For the past five years, Chris Hadnagy, Chief Human Hacker at Social-Engineer, Inc, has run an unusual competition at Def Con. Called Social Engineering Capture The Flag, it challenges contestants to gather information on various companies (flags, if you will). This is social engineering: the art of collecting information from targets without having to break into a building or hack a network.
In the first phase, 20 contestants work to get information on target companies from publicly-available sources. The last phase is a 25-minute marathon of phone calls where contestants pump victims for information.
This ranges from the mundane ("Do you have a cafeteria?") to the critical ("Do you use disk encryption?") to the potentially disastrous: tricking victims into visiting fake URLs. This year's competition included ten companies, including Apple, Boeing, and General Dynamics among others.
Battle of the sexes
"From the beginning we've always made a call for women to join," said Hadnagy. Adopting a "men vs. women" format and actively promoting the role of women in the competition helped bring better parity in the last two years. Hadnagy said that giving women more visibility in the project was critical, and encouraged others to join. "We had more women than we could take this year," he said.
How did women do against their male counterparts? "This year, the women not just won," said Hadnagy. "They obliterated men." Three of the top five slots went to women, and the top scoring social engineer had over 200 points more than the next highest scoring participant.
It's easy to draw a lot of conclusions from this data, but as far as women's success in social engineering is concerned, Hadnagy said there just isn't enough information. "I don't think it proves that people trust women inherently," he said. "The women winning shows something, but we have no data that shows they were women talking to men."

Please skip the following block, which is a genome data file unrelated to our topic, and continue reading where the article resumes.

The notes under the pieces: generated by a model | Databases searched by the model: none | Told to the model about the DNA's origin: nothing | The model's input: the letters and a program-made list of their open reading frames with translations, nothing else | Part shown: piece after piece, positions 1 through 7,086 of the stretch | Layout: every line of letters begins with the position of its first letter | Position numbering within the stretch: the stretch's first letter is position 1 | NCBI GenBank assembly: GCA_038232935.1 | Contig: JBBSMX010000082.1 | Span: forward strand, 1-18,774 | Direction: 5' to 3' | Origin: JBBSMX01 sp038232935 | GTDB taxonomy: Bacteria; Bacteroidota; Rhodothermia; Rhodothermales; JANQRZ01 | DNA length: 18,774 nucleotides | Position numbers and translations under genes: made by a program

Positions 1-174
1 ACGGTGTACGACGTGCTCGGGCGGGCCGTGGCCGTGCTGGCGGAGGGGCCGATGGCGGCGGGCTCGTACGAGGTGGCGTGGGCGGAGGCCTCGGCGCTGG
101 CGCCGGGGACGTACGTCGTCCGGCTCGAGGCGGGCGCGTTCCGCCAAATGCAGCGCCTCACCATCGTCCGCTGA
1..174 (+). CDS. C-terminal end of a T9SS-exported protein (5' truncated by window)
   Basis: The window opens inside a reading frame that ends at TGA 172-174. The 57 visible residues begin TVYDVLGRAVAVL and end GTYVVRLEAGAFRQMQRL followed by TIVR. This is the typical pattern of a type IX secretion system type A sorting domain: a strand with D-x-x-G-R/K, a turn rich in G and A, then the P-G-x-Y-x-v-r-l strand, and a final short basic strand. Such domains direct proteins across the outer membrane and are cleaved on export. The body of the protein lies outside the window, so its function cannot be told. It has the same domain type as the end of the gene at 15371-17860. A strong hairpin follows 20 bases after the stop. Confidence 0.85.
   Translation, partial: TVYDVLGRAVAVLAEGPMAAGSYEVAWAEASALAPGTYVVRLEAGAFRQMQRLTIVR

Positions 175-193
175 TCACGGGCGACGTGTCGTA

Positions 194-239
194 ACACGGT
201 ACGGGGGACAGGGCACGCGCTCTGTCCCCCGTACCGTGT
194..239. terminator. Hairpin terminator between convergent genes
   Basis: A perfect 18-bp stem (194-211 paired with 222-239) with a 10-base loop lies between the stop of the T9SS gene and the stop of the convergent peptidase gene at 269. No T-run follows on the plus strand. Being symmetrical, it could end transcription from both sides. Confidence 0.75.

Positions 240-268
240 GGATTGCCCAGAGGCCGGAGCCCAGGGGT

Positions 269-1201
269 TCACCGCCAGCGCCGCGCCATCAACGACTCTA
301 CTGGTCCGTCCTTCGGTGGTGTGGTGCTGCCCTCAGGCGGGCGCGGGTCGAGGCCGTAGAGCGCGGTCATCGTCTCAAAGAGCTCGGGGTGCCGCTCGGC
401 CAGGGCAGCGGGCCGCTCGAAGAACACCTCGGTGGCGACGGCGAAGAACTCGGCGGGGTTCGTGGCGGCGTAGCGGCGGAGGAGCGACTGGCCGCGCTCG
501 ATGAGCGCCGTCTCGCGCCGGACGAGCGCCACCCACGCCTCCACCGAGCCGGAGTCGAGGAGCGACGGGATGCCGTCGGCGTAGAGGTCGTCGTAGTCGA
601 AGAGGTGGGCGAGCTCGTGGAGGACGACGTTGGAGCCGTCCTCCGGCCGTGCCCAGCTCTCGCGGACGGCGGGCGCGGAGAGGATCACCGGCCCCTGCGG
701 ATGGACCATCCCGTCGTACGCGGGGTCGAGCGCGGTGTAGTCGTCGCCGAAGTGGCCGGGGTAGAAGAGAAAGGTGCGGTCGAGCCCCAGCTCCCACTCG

That said, the women had a broad range of scores compared to the men, which was noted in the contest's final report. It said: "variability in [women's scores] may be hypothesised from the fact that they were an extremely diverse group, coming from very different backgrounds and different experience levels."
Men on the other hand tended to hang around the same range of scores with fewer outliers. "Although we ensured diversity as a group, the men tended to be more homogeneous in background and experience level and perhaps this was reflected in the smaller range of scores."
I don't have the information to back it up, but I think this data shows the importance of including individuals from diverse backgrounds into any team. But that's just me.
The information is already out there
The competition's final report may be inconclusive about the role of gender, but it's clear that careful research was critical for the winners. Contestants found a shocking amount of information freely available online, and those with higher scores in the research phases tended to do much better during the actual calling.